the length of abdomen, and near the tip are two more pairs of bi
one of which is nearly as long as the abdomen, the other pair
much shorter; a pair of short bristles near anus below (P1. II, fi
Legs rather short. and the front pair thickened; in the ma!
greatly so,. and the femur provided with a sharp, apical p
below at tip. and two small teeth on next joint. The long bri
penultimate joint is as long as the tarsus in all legs; tarsus I (
fig. 17) is scarcely twice as long as the preceding joint, tars
(P1. II. fig. 14) more than twice as long as penultimate join
third and fourth joints of the hind legs are about twice as 1,
broad; none of the hairs on the legs is spine-like.
Length, 0.45 to 0.60 ram.
Specimens have been examined from various localities, all, ho'
in the North, as Marblehead, Mass., Lancaster, Pa., Adrian,
and Minneapolis, Minn., in mills, granaries, and seeds.
I keep this species in the genus Tyroglyplue, since the genus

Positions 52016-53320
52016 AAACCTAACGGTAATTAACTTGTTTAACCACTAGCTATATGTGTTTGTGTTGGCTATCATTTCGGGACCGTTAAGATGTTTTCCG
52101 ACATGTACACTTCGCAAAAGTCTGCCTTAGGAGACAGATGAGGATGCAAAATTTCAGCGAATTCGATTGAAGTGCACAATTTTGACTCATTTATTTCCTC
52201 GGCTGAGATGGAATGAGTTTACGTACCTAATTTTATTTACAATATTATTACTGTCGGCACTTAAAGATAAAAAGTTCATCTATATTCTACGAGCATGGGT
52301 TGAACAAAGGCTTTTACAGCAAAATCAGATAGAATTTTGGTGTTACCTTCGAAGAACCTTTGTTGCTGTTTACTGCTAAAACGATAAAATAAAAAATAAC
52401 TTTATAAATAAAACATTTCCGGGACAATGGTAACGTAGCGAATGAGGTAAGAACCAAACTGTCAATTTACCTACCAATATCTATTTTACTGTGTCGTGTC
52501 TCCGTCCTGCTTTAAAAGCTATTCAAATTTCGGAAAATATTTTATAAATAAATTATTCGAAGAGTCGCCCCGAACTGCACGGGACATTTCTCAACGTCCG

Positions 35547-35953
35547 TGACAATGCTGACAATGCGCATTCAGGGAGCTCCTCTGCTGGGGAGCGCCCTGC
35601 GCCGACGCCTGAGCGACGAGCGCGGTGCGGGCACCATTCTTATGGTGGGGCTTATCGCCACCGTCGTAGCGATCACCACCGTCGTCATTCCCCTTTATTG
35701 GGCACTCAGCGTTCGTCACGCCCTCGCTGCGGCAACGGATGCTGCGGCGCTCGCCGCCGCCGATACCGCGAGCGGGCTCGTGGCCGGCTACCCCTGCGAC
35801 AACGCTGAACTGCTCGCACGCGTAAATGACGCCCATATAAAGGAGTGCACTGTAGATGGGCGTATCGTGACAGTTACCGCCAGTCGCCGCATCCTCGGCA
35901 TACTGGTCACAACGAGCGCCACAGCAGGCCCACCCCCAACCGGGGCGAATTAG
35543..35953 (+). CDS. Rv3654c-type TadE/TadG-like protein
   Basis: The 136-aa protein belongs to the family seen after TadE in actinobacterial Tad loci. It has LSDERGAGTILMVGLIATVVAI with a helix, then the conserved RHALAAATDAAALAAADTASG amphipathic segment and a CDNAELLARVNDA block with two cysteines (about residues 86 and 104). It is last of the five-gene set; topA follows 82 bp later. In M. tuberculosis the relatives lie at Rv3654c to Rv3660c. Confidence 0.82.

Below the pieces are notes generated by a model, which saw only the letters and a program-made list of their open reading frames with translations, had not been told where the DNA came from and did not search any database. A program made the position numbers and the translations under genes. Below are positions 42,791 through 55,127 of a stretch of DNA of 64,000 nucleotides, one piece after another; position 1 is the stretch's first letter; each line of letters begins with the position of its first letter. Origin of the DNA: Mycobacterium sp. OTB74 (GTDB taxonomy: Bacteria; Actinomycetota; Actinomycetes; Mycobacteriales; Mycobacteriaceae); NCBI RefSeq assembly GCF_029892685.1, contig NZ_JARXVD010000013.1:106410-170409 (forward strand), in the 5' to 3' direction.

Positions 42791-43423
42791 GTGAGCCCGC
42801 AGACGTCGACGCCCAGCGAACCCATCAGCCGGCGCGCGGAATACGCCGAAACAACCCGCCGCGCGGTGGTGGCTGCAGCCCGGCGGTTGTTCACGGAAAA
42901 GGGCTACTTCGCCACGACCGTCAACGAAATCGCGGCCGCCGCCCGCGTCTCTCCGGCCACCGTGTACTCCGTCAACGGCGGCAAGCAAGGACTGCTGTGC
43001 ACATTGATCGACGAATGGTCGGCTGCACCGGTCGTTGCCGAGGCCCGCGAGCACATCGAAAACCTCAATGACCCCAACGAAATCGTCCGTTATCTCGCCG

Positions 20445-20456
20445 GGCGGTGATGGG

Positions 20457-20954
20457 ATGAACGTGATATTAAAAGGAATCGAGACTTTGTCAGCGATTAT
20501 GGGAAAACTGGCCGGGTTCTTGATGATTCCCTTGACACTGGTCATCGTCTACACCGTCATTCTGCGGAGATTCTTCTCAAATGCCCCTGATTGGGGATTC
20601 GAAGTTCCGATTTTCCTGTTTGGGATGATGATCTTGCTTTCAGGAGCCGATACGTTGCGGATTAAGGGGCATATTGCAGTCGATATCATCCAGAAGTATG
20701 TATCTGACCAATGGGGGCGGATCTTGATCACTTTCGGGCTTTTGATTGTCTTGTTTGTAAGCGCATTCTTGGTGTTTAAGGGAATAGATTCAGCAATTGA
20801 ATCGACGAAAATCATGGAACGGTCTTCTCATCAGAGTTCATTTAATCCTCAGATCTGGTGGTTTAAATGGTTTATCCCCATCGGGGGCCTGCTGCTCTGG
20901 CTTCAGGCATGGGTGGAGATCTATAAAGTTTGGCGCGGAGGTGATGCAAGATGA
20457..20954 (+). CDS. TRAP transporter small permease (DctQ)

rohius is based on a secondary sexual character; in other resp&
a true Tyroqlyphu. If this genus is used, then other genera
be made for 7: letelrontorphus and T armipe8, which is, I
Tyroglyphus longior Gervais.
Cephalothorax with four long, subequal bristles in a vers
and two shorter bristles on front margin; two long hu ral hi
two pairs of submedian bristles on dorsum, the an pr
than one half the length of abdomen, the posterior pair as long


Tech. Series 13, Bureau of Entomology, U. S. Dept. of Agriculture.




Fig. 13.-Moviezielalongiprs. Fig. 14.-Tyroglyphus farina and tarsus IV of male. Fig. 15.-Mon-
iezi(.(a (n1aav.usta. Fig. W.- Tqforl qph is fitrimv, venter of male. Fig. 17.- Ty!y.lyp/h ts farbiw,
leg I of male. Fig. 18.- Mmoiziclla brerita'sis. Fig. 19.-Monieziella breiitarsis, imiale venter and